When browsing or purchasing cannabis, you might notice that the strains are often broken up into two major types: sativa and indica. You can also find hybrid strains that are a balance of the two. Once you've decided on what paraphernalia you're using - vapes like the Storz & Bickle vaporisers, bongs, hookahs, pipes or papers - you can then pick your poison. Sounds easy, right? But hang on, what if we were to tell you that it's not as simple as that? Although there are notable differences between the two cannabis plants, there is scientific research to suggest that it's not as clear cut as picking between these two major strains. We're going to take a look at the profiles of the sativa and indica plants to give you a jumping off point to further your own research and experimenting.
The Cannabis sativa plant is found primarily in warmer parts of the world, such as Africa, Central and South America and Southeast Asia, as these places have hot, dry climates that are perfect for cultivating this plant. There are claims and anecdotal evidence that suggest sativa is more energising and stimulating, more suited to daytime use. Sativa is thought to boost energy, increase focus and potentially ease mental disorders such as depression. In terms of the physicality of the sativa plants, they are tall and slim with skinny, light green leaves. Sativa has fibrous stalks and grows more slowly than indica plants, often taking longer to mature than other types of cannabis. Some of the most popular sativa strains are Cherry AK, Acapulco Gold, Sour Diesel and Amnesia Haze.
The Cannabis indica plant originated in the Middle East, and is native to Turkey, India, Pakistan and Afghanistan. The indica plant has had to adapt to its surroundings in the Hindu Kush mountains, which has a dry, harsh and often turbulent climate, making it a really resilient botanical. Indica is perceived to be more calming and relaxing, better suited to nighttime use. Indica is sought after for its pain relieving properties and acts as a sedative, as well as increasing appetite (hello munchies!). Indica plants are shorter, bushy plants with broad, dark green leaves. They also have woody stalks and tend to grow more quickly than sativa plants. A few examples of indica strains are Northern Lights, Afghan Kush, Bubba Kush and Skywalker OG.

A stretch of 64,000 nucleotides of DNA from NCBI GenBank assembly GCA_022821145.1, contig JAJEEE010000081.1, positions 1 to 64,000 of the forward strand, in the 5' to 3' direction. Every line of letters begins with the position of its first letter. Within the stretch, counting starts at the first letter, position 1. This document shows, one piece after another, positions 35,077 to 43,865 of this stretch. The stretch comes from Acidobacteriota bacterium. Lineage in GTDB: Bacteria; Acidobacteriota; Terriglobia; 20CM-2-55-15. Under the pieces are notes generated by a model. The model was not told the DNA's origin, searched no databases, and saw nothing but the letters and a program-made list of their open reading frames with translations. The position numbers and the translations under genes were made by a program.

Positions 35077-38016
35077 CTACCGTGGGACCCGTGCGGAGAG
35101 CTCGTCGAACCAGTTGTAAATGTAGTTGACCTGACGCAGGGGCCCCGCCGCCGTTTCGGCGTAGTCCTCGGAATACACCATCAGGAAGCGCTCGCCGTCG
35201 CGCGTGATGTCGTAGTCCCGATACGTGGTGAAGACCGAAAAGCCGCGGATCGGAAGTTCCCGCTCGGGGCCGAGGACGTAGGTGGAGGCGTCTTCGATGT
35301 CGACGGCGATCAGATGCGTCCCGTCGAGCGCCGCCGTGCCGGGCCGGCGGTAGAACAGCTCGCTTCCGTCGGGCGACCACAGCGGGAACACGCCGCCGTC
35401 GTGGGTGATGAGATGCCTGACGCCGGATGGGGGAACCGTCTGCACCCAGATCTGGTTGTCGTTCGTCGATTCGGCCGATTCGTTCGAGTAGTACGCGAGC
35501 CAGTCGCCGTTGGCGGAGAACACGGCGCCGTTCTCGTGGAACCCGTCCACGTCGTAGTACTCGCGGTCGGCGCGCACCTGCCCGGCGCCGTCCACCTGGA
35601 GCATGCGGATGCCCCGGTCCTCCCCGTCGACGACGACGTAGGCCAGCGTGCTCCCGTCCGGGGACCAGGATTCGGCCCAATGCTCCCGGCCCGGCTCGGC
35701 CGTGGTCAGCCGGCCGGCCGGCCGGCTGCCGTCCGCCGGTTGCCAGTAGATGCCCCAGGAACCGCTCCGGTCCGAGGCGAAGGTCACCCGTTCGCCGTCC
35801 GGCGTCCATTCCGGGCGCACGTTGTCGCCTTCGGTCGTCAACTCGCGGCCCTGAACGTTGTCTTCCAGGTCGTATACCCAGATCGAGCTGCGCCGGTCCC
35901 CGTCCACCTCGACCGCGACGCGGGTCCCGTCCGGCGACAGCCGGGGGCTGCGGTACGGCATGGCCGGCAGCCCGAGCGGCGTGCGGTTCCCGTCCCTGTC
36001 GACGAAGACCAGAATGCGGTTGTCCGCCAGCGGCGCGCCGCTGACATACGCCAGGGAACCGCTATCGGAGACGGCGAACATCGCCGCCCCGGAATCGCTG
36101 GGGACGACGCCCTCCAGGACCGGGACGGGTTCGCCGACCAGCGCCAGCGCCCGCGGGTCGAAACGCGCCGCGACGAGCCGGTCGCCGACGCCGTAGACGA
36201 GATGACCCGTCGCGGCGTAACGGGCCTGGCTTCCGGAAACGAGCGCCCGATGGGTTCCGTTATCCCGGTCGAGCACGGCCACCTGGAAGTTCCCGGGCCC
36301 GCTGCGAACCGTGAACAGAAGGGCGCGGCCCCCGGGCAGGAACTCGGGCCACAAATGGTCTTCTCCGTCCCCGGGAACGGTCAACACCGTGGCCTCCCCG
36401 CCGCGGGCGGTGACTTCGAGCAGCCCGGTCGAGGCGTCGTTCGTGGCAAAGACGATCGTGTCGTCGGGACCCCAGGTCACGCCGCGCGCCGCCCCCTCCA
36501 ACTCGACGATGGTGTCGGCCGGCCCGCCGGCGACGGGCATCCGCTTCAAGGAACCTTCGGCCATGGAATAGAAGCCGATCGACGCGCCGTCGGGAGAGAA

Hybrid strains can offer the best of both worlds, combining the traits they inherited from their parent strains and present a mix of effects, creating a balance for mind and body. Some examples of strains are Blue Dream, Pineapple Express (where the name of the American stoner film starring Seth Rogen and James Franco got the inspiration for its title from), Headband and Girl Scout Cookies.
Although there are obvious physical differences between these two strains of cannabis plant, some experts indicate that such statements debating the perceived effects on the body are misleading. So although sativa and indica possess different botanical properties to one another, other factors are at play with regards to recreational and medicinal effects than just the strain alone. Individual plants produce varying effects, even across the same type of cannabis plant. Sometimes there is no way of knowing what type of strain will have what effect on you until you try. It comes down to the individual plant's chemical composition and the growing technique used by cannabis farmers, as well as your unique biological tolerance, consumption method and dosage.
Tetrahydrocannabinol (THC) and cannabidiol (CBD) are two of the most well known cannabinoids present in different strains of cannabis. THC and CBD have very different effects on our bodies, and knowing whether a cannabis plant is from the indica or sativa strain does prove to be helpful for some people when trying to figure out what kind of an effect or 'high' they might get from their product. With so many different types on the market, at the end of the day, it is up to the individual user to go through a process or trial and error to find the perfect strain for them.